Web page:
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piece, from the French (this is the acting, and twice felt struck with theatre for French dishes)-called the neatness of the dialogue, yet Love among the Roses, (what a sum- we are still faithful to the title, and mer title ! *) Mr. Beazley, we be- cannot get out of the intricacies of lieve, was the translator, and we have the plot. There are two masters, to thank him for a very sprightly two ladies, and two servants, and little opera. Wrench, in a sort of they shuffle and cut through two acts, Rover character, was all life and spi- like half a pack of cards. We posirits. Miss Carew made love like an tively, however, can give no account angel. Mr. Bennett (are there two of the play, although we have seen Blanchards ? for this is assuredly it so excessively: some critics would one) was an alderman to the very out-do us doubly, and give an accalf of the leg.- But Wilkinson as a count of what they had never seen gardener -- as Timothy Hollyhock,- at all. expanded like a sun-flower. He was The following is one of the songs not up to his name, poor little man, out of the new opera of Gil Blas, but he was full of his calling, and which will be undergoing its trial seemed one vast everlasting sweet- about the time our readers are underpea. In his joy, he was verily like going our Magazine. A printed copy a broad banging dog-rose ; and in his of the songs has been sent to us, and pathos, he indeed made you weep we dip into it at a venture. like a watering-pot. If he plays this part for his benefit he will draw a At Evening's close, at Evening's close, great audience from the grounds

The ladye-spirit that haunts the rose

Her fragrant web of slumber weaves, about Fulham and the King's Road, -and the pit will be one sheet of

And foldeth up her hundred leaves.

At Evening's close, at Evening's close, Dr. Kitchener composed for the The fairy-ladye, whose repose piece ; but we prefer his meat to his Is in the water-lily's shell, music.

Shuts her white bower, and sleepeth well. At the same house, a piece called At Evening's closc, at Evening's close, All in the Dark was successfully My heart forsakes the budded rose ; brought out; but although we have Forgets the lily's placid breast, twice seen it, and twice adroired the And wakes and w ander s while theyre st!

blue aprons.

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The state of Spain presents the be said to have been generated by first and most important feature in the recent political events of Europe, our foreign summary for this month. the lovers of constitutional monarchy Movements have taken place in the and regulated freedom, inclining a capital of a very decisive nature, little, and not unnaturally, from their which recall strongly to memory the hatred of, and sufferingsunder, the old events which preluded the French corruption, rather to the side of rerevolution. Our readers are aware publicanism. The bitterness of those that Madrid, and indeed almost all two political bodies has long been Spain, is divided into two parties; the overflowing, and an opportunity was one is composed of the friends of the only wanting to give it operation. old regime; the sticklers for legiti- This opportunity presented itself on macy and the inquisition; and, in the prorogation of the Cortes by the short, of men who can see nothing King, on the 30th of June. His Maeither of freedom or of wisdom, ex- jesty proceeded to close the session, cept in the extremes of despotism and which he did in a very constitutional priestcraft; to this party, the beloved speech, echoed in a similar spirit by Ferdinand is supposed most sincerely the president of the Assembly. On though secretly to incline : the o- his Majesty's proceeding to the ther party consists of men who may Cortes, and on his return, serious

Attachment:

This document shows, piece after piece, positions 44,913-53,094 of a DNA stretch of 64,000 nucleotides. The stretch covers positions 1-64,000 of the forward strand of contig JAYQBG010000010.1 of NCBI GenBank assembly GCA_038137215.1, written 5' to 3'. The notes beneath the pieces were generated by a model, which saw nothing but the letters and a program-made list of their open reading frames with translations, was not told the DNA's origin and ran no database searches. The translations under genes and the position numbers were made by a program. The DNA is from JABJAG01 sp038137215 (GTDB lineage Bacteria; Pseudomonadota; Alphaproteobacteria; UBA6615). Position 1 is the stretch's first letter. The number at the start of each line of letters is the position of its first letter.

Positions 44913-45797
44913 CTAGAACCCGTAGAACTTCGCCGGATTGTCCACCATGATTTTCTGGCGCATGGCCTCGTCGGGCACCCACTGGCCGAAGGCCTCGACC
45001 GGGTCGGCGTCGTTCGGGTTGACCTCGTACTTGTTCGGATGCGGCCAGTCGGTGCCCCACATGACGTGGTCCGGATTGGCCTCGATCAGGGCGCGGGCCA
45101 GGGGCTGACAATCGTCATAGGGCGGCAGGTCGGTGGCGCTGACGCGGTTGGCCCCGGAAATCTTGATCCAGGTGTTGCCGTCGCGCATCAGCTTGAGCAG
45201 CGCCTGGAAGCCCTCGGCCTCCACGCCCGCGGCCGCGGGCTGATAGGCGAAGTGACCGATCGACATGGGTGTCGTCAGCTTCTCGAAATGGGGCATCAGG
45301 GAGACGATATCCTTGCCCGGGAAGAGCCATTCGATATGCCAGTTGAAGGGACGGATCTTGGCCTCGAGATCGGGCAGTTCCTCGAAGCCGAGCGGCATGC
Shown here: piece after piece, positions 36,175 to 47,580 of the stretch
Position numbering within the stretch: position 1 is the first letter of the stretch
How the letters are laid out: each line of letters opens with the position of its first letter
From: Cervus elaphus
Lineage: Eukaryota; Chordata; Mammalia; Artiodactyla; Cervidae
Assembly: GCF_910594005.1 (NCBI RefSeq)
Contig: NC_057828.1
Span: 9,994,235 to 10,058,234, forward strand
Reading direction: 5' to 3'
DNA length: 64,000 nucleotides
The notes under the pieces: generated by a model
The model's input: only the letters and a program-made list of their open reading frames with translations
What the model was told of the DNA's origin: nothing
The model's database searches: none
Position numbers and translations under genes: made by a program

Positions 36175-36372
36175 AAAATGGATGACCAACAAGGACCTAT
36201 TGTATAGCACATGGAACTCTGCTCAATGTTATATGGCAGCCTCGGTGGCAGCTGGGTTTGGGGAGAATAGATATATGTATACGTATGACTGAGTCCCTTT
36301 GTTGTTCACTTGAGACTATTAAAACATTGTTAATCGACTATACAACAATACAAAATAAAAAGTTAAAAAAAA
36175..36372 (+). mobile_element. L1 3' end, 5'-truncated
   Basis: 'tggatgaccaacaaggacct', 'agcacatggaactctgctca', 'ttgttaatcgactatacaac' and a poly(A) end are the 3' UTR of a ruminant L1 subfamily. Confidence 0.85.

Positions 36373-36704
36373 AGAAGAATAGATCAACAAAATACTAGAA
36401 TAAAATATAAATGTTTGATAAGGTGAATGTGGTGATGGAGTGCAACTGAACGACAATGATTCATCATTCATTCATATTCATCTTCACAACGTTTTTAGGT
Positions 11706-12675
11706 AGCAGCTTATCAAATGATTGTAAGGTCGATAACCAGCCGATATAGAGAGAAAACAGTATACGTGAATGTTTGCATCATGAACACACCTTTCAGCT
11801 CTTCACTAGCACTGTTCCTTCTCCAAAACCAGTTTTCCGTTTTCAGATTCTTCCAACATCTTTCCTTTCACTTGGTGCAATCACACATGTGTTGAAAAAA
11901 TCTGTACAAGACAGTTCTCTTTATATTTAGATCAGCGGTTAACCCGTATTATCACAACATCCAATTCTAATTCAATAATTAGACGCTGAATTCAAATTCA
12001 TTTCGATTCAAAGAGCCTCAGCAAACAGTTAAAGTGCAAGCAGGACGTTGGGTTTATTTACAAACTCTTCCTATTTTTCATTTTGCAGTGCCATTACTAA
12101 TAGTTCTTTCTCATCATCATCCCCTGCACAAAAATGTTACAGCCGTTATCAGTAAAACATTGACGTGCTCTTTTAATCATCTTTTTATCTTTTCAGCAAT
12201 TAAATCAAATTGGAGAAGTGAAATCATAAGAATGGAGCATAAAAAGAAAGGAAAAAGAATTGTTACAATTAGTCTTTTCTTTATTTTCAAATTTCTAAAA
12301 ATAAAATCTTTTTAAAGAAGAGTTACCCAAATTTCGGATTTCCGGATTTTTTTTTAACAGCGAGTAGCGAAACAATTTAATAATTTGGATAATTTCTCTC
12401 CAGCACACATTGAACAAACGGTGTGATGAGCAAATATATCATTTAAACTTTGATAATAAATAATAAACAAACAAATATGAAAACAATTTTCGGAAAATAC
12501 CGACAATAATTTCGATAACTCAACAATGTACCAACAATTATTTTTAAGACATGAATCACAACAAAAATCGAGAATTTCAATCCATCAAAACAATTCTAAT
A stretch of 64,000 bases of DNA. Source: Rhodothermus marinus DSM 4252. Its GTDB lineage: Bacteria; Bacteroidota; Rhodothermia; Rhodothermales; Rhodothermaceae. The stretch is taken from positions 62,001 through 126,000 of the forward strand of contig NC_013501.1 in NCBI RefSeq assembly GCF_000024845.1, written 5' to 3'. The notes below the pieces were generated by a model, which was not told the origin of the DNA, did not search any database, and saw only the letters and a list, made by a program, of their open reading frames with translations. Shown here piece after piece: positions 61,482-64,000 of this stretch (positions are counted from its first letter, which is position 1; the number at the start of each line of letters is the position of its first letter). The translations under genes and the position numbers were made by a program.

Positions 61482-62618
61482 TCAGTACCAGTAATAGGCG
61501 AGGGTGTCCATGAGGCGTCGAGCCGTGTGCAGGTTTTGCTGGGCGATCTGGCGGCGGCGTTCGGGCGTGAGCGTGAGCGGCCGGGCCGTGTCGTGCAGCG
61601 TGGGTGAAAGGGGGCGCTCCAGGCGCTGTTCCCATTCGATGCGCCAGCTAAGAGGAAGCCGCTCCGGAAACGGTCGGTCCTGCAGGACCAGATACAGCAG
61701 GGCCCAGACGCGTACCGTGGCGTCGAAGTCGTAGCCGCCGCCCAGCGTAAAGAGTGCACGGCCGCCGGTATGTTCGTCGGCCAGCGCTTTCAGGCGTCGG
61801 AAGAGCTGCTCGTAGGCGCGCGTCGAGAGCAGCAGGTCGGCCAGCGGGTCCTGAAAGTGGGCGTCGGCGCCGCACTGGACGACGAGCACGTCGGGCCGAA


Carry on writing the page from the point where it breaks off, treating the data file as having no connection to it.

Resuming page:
• The reading of a bill at this house is a romantic pleasure. One evening it ran thus-Love's DREAM; THE RENDEZVous; and LOVE AMONG THE Roses.

disturbances took place, one party sentations as to the state of the cashouting “ Long live the absolute," pital, upon which his Majesty anand the other, “ the constitutional nounced that he would attend in perKing.”—The violence of Ferdinand's son a new council to be held on the guards manifested itself in the most evening of the 5th. The result of outrageous acts, and one of their own this sitting was not known until the officers fell a victim to the intemper- evening of the 6th, during the entire ance which he sought in vain to re- of which day the guards continued press. To this tumult a gloomy calm their mutinous negociations. At three of two days succeeded—a calm, how- o'clock, however, on the morning of ever, but too plainly not in the course the 7th, the four battalions who had of nature, but rather the precursor of encamped on the Prado threw down a storm. Rumours were industrious- one of the city gates, and penetrated ly circulated by the Court party that into the capital. Their plan, as it the King considered his life in dan- appears, was to form themselves into ger, and had determined to take re- three divisions, one of which was to fuge in the Prado, which is a royal attack the park of artillery; another palace, situated about two leagues to disarm the national militia which from Madrid; on the other hand, the had encamped in the Square of the liberal papers indulged in the sever- Constitution ; and the third to take est invectives against the Court, and possession of the Puerta del Sol, and the temper and spirit of the house- to guard the streets which led to it. hold troops. Thus things remained The government, it seems, were aptill the evening of the 2d of July, prized of the determination of the when four battalions, amounting to mutineers; and the militia and armed between 1500 and 2000 men, evinced inhabitants under General Morillo, symptoms of insubordination, and, assisted by Generals Ballasteros and after displaying much disorder and Riego, assembled to oppose them. tumult, raised the standard of revolt. The part which General Morillo acted As if by previous concert, they de- upon this occasion is particularly reserted the posts where they were markable, and fully proves the opistationed on guard ; and two batta- nion which, at least, he entertains as lions from the quarter of St. Isabel the permanency of the old system. met two battalions from other quar- Our readers cannot forget that this ters; and having first taken up a was the distinguished officer who had hostile position on the parade ground fought for Ferdinand during all the of the guards, they proceeded to the Peninsular campaigns, and who had Prado. Here the mutineers, after subsequently, with a comparatively